Black Friday and Beyond

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photo credit: Flickr

Although I know that many Black Friday sales started yesterday on Thanskgiving, I was at my mother-in-law’s house, enjoying food and company and beating my daughter three times in checkers on the iPad, so I am only facing the existence of Black Friday sales today. That’s my choice, and you have choices, too.

I encourage you to make choices leading up to Christmas that allow you to approach the holiday with joy and enjoyment of the delights the season brings. This is the way to “tame Christmas.” Instead of climbing on the Christmas season roller coaster  and being whipped around by other people’s demands and store advertisements and your own expectations that things need to be perfect for you to be happy, you can get into the driver’s seat of the Christmasmobile and take it where YOU want to go this season.

We’ve already talked about how to handle Christmas events this year, and about how to make decisions about Christmas to reduce your stress. Today, let’s talk about gifts.

This video from the TV show Big Bang Theory is a humorous look at how most people view gift giving.

 

How similar is your view of gift giving to Sheldon’s? Do you look at gift giving through the lens of reciprocity–giving a gift to those who give you a gift? Does it fill you with anxiety that you might be given a gift by someone and be unprepared to give one in return? For many people, gift giving is a “non-optional social contract,” as the characters in another episode of Big Bang Theory state. I love this video clip because even though it’s true that most people (not just Sheldon) look at gift-giving this way, it shows how cold and mechanical that can be, which is the opposite of the whole idea of giving gifts.

I have learned to look at gifts another way. The way I see it, a gift is a way to bless someone else. Gifts are an expression that the receiver means something to you, that you care about them enough to bless them with a gift. This viewpoint can change the way you look at both giving and receiving gifts.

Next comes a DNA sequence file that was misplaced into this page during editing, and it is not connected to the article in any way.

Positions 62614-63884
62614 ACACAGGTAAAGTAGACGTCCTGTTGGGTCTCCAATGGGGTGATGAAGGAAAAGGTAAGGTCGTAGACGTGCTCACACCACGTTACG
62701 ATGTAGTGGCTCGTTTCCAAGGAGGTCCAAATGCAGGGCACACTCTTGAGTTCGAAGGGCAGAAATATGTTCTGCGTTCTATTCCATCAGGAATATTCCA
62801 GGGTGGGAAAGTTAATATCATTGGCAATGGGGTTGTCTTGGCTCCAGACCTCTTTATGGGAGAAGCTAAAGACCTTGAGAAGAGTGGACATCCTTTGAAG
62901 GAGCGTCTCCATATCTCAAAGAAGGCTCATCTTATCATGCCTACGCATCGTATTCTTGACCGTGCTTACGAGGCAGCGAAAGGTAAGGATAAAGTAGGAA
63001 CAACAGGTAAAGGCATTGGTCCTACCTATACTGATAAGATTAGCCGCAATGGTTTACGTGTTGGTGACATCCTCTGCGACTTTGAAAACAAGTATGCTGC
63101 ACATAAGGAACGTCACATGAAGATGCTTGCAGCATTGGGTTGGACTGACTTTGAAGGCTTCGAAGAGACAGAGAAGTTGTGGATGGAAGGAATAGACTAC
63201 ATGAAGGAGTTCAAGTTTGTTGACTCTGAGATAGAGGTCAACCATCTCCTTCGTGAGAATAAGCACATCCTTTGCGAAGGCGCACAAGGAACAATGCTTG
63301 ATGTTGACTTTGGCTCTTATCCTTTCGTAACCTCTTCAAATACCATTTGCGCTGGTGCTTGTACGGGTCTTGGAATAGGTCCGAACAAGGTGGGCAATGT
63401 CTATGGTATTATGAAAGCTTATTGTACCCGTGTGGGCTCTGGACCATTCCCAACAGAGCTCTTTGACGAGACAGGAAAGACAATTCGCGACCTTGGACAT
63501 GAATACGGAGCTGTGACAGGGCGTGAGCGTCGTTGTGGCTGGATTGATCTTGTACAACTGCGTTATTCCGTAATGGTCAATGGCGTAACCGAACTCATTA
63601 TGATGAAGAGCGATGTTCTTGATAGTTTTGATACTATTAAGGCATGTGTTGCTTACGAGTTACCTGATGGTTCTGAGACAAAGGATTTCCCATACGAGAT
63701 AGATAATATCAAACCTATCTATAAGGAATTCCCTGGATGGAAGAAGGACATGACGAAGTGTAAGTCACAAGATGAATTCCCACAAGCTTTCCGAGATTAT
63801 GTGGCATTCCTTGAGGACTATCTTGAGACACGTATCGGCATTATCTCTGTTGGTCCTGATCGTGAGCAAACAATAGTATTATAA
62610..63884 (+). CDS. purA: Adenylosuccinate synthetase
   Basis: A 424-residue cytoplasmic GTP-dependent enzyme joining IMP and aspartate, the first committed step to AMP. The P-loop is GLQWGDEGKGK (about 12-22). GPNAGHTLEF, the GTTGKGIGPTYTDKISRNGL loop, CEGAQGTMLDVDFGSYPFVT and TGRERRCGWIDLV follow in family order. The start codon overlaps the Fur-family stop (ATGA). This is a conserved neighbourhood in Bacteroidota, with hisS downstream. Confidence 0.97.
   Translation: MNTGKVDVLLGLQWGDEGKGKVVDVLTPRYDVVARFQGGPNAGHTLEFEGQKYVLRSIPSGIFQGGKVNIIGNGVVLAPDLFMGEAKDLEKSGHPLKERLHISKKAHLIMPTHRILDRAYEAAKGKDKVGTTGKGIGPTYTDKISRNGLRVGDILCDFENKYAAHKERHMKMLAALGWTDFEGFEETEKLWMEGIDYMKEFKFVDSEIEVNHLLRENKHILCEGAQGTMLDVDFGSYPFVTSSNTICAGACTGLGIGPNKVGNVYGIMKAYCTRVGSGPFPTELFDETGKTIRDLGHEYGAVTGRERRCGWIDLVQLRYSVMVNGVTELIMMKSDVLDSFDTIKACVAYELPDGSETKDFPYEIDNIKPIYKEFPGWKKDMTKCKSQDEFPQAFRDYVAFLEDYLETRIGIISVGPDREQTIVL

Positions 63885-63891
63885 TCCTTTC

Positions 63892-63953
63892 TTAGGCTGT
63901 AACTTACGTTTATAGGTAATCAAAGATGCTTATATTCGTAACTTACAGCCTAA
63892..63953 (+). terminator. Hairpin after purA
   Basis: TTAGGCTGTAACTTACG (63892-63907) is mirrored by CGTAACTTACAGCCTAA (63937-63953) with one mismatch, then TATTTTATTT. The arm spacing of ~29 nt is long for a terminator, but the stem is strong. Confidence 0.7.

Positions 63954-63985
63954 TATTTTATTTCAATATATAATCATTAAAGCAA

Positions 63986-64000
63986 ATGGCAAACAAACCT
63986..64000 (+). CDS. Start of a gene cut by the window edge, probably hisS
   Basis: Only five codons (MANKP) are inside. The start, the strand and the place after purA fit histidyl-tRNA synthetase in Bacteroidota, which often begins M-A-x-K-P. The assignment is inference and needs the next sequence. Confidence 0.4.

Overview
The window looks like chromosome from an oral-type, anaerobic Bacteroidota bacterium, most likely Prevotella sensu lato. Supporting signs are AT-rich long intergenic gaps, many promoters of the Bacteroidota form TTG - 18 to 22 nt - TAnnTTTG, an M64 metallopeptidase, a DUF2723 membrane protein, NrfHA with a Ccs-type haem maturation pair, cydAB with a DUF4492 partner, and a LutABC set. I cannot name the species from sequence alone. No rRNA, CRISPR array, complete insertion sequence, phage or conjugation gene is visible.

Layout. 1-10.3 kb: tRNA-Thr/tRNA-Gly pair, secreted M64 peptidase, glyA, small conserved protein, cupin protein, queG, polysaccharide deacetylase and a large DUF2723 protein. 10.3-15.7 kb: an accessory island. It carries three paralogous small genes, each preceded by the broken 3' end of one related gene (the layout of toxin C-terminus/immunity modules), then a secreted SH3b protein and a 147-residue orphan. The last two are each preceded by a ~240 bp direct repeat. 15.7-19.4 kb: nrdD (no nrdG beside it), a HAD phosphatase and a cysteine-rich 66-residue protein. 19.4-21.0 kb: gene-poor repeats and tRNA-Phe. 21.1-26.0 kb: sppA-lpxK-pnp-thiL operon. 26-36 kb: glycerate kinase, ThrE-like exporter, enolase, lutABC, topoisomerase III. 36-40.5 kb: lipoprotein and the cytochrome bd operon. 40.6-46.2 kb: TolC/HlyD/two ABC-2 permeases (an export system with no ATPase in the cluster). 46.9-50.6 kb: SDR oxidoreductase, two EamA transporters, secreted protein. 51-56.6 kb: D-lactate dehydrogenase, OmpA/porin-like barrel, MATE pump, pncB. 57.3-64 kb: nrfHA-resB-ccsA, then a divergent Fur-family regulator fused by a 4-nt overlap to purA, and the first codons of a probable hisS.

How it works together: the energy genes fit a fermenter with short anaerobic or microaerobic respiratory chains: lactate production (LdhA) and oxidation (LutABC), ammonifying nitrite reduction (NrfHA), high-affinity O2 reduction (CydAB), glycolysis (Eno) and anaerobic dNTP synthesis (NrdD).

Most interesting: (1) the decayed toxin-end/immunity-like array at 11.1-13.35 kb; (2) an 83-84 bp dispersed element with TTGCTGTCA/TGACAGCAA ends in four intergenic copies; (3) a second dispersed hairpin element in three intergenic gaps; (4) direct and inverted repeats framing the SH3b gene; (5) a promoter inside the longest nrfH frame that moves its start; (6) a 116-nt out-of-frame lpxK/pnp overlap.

For many years, my family could not afford to buy gifts for family members that cost as much as what we received. My MIL and parents still buy for us like they did when we were kids growing up. They buy the same way for their grandchildren. At first, this was uncomfortable. I tried to compensate by spending many hours each year making gifts that would be worth a lot more money than the raw materials. After a while, I accepted the fact that there was no way to reciprocate in kind. But here’s the thing: nobody expected us to!

I now see that giving gifts is a choice by the giver. This works both ways. I have given gifts with no expectation of any in return, and I have received gifts without reciprocating as well. Sometimes I am touched and I want to give a gift in return. Sometimes it is so unexpected that I am unprepared to give a gift in return.

Our words can smooth over some of these awkward gift exchanges. As a receiver of an unexpected gift, we can simply be gracious and explain that we did not expect the gift and thank the giver. As a giver, we can explain that we don’t expect a gift in return. It is amazing to me how people agonize over gift exchanges. Think about it from the other side. Do you expect a gift for every gift you give? Are you going to get angry if your gifts are not reciprocated? That wouldn’t be a nice way to handle things, would it?

Letting go of some of the expectations surrounding gift-giving is a great way to enter the official Christmas shopping season. Get into the driver’s seat, make a list of who you would like to give gifts to, then shop as you see fit. According to your budget and schedule, you may also choose not to give gifts, even if you have done so in the past. This is a legitimate choice, so don’t feel badly. Just explain the situation and go on with your Christmas. It will be okay. Really. Breathe. You’ve got this.

Enjoy your day! Repeat.